As spring ramps up in North Alabama we see an increase in patients presenting with ear infections. In both dogs and cats, these infections come in three forms:
- Otitis externa (the most common type of infection) affects the ear canal
- Otitis media affects the middle ear
- Otitis interna affects the inner ear
What causes ear infections?
- Otitis externa is the most common type of ear infection in pets, and it is normally secondary to some other issue such as:
- Atopy: also known as allergic dermatitis or atopic dermatitis.
- Food allergies
- Excessive moisture: whether your pet is an avid swimmer, gets regular baths, or has floppy ears that trap moisture, excessive dampness can give bacteria and yeast a very happy home setting your pet up for an infection.
Who gets ear infections?
- Any breed of dog or cat can become infected. However, in dogs, spaniels and retrievers are the poster children for otitis externa. In cats, Scottish Folds, Himalayans, and Persians are all predisposed to otitis.
How do I know if my dog/cat has an ear infection?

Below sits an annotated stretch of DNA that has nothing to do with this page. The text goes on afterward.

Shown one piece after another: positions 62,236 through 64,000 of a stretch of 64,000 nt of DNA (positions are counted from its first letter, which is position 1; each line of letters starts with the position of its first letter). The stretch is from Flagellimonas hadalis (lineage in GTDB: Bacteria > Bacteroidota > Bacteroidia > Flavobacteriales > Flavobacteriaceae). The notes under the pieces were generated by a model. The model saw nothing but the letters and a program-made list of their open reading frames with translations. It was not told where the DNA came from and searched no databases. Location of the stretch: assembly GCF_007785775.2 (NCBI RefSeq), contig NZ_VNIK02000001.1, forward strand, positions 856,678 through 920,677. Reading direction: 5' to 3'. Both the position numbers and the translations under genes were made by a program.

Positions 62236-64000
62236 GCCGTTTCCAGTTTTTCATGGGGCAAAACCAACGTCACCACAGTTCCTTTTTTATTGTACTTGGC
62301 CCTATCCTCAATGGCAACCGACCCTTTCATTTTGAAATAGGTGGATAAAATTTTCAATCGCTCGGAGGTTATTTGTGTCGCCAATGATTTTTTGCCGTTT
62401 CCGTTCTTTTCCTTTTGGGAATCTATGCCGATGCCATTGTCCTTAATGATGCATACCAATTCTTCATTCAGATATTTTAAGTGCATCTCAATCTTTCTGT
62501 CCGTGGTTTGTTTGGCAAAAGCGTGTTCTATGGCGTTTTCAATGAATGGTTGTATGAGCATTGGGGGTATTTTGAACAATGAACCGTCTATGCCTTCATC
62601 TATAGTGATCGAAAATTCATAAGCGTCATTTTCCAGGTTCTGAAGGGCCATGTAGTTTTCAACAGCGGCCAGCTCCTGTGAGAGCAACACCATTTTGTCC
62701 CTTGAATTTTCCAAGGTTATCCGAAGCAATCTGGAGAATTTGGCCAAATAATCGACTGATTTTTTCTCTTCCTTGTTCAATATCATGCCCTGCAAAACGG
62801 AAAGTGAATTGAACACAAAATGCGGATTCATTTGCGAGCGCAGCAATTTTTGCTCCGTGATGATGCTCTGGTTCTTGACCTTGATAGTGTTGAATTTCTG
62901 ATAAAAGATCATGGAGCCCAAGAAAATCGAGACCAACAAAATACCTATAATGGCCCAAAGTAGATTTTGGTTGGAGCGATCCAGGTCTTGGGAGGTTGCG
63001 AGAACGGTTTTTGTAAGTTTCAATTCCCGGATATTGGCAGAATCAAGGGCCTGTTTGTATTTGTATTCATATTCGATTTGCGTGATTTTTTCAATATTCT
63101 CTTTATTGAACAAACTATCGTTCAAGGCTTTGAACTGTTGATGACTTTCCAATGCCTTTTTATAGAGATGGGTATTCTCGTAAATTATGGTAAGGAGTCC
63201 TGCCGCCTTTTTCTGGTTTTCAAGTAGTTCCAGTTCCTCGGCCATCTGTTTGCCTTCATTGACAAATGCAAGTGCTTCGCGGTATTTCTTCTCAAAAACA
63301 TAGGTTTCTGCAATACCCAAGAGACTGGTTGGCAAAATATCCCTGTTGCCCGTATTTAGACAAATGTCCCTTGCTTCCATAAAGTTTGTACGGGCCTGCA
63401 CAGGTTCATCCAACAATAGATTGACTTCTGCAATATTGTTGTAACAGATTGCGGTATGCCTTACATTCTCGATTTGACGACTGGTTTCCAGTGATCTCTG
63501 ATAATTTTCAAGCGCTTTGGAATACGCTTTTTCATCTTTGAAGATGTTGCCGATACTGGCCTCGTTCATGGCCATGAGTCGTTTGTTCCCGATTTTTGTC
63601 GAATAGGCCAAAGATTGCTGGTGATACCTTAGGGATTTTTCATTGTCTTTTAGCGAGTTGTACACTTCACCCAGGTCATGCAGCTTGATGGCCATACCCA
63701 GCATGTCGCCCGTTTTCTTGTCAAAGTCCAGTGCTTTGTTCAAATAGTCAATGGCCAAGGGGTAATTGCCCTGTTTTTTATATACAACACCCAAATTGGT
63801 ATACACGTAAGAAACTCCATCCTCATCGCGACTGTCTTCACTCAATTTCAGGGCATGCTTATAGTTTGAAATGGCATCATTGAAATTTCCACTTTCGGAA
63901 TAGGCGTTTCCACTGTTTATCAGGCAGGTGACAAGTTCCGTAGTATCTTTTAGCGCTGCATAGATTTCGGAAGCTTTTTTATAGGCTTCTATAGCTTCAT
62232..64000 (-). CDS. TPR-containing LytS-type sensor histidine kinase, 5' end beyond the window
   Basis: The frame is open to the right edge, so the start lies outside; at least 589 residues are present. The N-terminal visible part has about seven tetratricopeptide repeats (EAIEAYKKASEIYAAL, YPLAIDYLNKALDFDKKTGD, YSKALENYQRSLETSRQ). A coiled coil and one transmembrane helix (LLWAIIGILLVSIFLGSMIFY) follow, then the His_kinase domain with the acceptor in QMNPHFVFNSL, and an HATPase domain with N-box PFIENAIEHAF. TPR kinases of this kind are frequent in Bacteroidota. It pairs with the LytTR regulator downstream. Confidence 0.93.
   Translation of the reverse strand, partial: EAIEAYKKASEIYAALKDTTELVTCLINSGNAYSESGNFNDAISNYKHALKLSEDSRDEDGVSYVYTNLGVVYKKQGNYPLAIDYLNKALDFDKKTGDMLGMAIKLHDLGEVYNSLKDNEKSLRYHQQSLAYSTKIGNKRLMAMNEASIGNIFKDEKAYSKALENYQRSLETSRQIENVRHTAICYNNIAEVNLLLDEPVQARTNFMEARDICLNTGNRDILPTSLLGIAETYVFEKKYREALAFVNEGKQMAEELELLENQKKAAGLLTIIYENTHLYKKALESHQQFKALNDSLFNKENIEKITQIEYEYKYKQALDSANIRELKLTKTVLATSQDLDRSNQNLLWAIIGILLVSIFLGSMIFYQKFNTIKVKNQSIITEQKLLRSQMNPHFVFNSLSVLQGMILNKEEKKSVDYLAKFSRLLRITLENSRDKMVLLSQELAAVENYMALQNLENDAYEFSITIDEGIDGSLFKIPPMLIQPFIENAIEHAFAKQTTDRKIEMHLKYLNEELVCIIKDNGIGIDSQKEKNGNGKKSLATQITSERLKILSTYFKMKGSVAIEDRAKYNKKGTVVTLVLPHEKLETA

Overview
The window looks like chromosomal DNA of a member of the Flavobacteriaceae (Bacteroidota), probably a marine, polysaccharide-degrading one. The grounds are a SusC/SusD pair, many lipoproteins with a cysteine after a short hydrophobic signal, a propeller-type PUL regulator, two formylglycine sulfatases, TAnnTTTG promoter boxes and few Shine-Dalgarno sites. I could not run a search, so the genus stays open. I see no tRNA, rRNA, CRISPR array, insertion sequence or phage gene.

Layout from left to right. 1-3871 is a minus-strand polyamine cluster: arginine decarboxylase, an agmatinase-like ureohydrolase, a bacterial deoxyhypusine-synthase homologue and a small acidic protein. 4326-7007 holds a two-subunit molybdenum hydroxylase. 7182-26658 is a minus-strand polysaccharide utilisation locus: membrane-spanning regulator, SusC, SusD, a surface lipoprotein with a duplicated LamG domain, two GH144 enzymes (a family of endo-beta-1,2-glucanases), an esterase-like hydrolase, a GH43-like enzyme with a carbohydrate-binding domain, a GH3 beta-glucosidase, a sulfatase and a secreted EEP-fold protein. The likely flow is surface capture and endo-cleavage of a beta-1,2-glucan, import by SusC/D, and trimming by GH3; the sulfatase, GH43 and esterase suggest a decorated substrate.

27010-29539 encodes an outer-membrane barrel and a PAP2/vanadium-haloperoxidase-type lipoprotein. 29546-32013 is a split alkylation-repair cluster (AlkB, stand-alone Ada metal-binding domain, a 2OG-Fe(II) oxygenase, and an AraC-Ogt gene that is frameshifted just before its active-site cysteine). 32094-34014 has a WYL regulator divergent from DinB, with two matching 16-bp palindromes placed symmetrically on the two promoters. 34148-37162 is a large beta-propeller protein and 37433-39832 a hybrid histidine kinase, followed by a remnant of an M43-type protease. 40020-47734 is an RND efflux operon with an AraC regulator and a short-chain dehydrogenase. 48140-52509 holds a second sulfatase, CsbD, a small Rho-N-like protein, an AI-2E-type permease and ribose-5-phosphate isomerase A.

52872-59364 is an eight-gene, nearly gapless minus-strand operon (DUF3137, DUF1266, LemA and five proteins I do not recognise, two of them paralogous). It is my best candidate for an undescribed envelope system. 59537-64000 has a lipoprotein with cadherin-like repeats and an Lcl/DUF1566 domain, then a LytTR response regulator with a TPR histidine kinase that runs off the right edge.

- Without testing, you can't know for sure that your pet has an ear infection. However, here are some signs you can watch for:
- Itchiness: scratching/pawing at the ears, rubbing ears on furniture/carpet
- Pain: pain is evidence that there is increased inflammation in the ears and needs to be addressed as soon as possible
How do I prevent ear infections in my pet?
- Check your pet's ears often for signs of an issue. Catching problems early means less discomfort for your furry family members.
- Keep their ears clean and dry. This is by far the most important thing you can do to help prevent infection. If your pet is bathed or swims often, a cleaner with a drying agent can be used to make sure excessive moisture doesn't remain inside the ear canal. A cleansing ear flush can be used several times a week to remove excess debris and keep your pet's ear canals happy and healthy.